"I'm getting a tattoo."
“Casey, I’m getting a tattoo.”
That’s what I told Casey after our study abroad trip to Jordan ended. To Casey’s horror, it was a spontaneous moment that I was determined to follow through with. A wave. It symbolizes my love for water, and it symbolizes the time I had in Jordan learning about water scarcity and the solutions Jordan was implementing to solve such issues. To get that tattoo in that moment—during, possibly, the peak of my life—would be a special reminder of one of the top experiences in which I got to immerse myself in a beautiful culture, to travel to different sites, and create relationships with amazing people who were strangely interested in this crucial resource as much as I was. This 3-week trip in Jordan revolved a lot around identifying water features everywhere we went as well as visiting drinking, wastewater, and desalination treatment plants. Therefore, to get a wave after my water-focused journey made complete sense to me. Despite my strong desire to get a tattoo, I didn’t end up getting one—mainly because of Casey’s persistence in calling this tattoo too basic.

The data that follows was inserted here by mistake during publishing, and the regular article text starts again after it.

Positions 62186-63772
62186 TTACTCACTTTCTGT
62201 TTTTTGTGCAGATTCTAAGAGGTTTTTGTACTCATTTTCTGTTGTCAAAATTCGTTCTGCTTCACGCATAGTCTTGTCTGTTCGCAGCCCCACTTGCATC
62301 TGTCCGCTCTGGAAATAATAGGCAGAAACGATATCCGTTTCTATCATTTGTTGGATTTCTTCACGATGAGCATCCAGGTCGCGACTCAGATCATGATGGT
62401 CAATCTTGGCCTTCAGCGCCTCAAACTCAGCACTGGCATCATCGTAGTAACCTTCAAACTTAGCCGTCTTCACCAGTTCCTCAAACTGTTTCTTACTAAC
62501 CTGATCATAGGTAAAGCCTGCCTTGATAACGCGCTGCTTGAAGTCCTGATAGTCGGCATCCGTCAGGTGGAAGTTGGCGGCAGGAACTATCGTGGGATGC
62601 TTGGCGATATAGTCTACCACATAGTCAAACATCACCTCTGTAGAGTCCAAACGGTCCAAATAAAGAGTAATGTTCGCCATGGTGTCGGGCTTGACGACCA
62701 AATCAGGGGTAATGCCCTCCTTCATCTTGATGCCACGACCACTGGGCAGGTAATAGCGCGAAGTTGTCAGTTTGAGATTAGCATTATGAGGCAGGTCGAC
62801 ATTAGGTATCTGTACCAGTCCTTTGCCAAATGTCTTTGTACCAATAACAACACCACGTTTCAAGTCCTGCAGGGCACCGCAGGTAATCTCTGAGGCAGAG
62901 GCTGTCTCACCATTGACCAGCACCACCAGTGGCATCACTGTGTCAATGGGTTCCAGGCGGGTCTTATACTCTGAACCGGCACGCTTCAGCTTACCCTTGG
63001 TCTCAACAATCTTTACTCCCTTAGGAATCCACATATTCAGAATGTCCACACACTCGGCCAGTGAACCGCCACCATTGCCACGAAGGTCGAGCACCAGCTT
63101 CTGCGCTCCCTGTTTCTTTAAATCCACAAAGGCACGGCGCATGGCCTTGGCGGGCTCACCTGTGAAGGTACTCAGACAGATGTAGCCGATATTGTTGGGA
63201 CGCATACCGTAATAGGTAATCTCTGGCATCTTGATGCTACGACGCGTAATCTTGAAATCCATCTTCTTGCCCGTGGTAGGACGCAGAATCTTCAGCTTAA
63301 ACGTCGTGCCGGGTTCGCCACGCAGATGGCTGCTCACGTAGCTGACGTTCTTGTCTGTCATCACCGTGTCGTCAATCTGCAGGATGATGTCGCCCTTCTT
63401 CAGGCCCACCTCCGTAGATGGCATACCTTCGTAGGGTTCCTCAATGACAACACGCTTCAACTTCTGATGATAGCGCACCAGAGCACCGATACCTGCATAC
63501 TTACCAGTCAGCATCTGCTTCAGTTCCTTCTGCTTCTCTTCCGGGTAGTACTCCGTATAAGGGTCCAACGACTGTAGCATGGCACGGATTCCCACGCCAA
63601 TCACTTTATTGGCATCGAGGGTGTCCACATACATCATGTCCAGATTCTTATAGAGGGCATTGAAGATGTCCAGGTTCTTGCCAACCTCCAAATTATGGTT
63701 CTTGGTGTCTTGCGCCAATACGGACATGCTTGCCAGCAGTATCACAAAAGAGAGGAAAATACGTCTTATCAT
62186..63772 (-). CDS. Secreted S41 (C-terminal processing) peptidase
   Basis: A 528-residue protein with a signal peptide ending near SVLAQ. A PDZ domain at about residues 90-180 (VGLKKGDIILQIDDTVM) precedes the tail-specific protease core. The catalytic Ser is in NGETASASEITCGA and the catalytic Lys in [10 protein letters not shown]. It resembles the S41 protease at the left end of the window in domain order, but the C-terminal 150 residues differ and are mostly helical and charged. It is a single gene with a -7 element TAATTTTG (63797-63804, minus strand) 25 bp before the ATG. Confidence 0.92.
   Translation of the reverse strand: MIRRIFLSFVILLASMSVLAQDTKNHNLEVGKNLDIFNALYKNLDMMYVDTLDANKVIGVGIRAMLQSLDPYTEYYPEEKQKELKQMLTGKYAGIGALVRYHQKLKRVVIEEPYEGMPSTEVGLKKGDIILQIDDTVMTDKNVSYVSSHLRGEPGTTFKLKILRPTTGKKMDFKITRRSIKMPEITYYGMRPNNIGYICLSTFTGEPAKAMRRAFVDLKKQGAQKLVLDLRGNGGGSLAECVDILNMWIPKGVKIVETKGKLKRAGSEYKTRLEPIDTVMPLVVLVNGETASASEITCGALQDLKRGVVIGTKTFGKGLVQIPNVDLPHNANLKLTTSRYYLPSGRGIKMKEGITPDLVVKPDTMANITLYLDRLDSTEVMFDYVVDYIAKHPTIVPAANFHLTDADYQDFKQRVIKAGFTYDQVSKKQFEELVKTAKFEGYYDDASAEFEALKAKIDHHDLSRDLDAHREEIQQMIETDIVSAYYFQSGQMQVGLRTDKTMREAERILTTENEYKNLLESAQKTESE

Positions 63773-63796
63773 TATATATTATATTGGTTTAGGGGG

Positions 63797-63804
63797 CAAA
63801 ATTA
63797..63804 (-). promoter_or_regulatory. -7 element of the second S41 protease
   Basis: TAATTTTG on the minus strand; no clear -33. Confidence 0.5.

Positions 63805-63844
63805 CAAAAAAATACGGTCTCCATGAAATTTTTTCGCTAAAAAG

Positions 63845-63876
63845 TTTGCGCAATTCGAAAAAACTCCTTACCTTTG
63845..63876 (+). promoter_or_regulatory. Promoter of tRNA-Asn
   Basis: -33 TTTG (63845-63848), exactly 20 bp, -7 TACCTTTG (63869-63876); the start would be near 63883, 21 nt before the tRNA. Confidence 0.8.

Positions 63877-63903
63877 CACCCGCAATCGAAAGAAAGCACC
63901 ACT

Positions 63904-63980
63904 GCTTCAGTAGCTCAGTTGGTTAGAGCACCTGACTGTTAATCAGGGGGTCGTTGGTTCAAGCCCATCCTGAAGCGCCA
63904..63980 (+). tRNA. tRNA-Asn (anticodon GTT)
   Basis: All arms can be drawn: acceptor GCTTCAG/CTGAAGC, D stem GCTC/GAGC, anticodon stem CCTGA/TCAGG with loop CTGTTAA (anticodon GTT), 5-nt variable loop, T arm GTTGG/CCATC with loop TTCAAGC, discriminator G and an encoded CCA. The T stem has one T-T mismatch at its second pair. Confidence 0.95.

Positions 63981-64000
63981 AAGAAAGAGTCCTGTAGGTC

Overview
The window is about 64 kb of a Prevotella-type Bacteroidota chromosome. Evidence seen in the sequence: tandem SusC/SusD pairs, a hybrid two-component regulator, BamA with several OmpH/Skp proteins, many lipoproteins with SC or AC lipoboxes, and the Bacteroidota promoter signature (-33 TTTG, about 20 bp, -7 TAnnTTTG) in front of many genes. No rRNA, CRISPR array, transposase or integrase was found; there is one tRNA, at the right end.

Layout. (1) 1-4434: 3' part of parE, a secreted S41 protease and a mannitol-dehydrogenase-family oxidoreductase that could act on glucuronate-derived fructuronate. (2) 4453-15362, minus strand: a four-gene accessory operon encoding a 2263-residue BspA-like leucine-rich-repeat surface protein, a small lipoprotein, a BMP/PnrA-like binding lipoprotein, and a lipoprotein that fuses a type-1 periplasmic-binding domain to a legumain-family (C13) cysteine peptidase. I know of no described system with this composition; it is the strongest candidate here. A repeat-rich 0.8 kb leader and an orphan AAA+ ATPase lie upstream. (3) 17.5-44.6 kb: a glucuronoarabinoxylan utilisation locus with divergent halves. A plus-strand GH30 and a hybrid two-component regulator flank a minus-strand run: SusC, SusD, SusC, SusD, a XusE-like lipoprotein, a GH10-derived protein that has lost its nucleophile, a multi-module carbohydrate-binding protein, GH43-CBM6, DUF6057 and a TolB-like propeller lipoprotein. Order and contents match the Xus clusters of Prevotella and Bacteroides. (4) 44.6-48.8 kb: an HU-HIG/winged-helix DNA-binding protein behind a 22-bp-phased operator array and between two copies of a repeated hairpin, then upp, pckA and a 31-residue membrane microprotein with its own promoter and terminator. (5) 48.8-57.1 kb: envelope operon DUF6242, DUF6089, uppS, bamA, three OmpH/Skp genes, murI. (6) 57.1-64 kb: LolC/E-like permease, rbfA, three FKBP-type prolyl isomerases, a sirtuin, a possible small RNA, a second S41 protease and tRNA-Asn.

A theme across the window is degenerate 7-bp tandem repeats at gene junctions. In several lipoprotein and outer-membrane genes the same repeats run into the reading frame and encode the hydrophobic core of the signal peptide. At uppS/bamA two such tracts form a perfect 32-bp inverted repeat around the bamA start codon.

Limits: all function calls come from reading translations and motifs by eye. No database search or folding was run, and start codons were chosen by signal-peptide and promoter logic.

As my journey in India wraps up—and my strong desire to get a tattoo remains—I continue to wonder what tattoo can help symbolize the just as memorable adventures that I have gotten to experience in India. What could represent the colorful sceneries of houses and clothing and vegetation? What could represent the helpful, friendly people and smiles that I have met? What could represent the unpredictability of life? So much has happened; so much has been observed; so much has been lived. Therefore, I can’t find something that encompasses all of my experiences this past 9 weeks. And probably to my parents’ relief I won’t be getting a tattoo to wrap up my trip after India.
There is no need for such a reminder. Because while I may be expecting to see huge cows walking in the streets beside the cars or goats interestingly eating on their knees when I head back to Seattle; and while I may possess slight skills for refraining myself from petting all of the loving, stray dogs found on the streets and for crossing the busy roads without the reliance on streetlights, I feel like there is a permanent change in me that doesn’t require a permanent mark on my skin.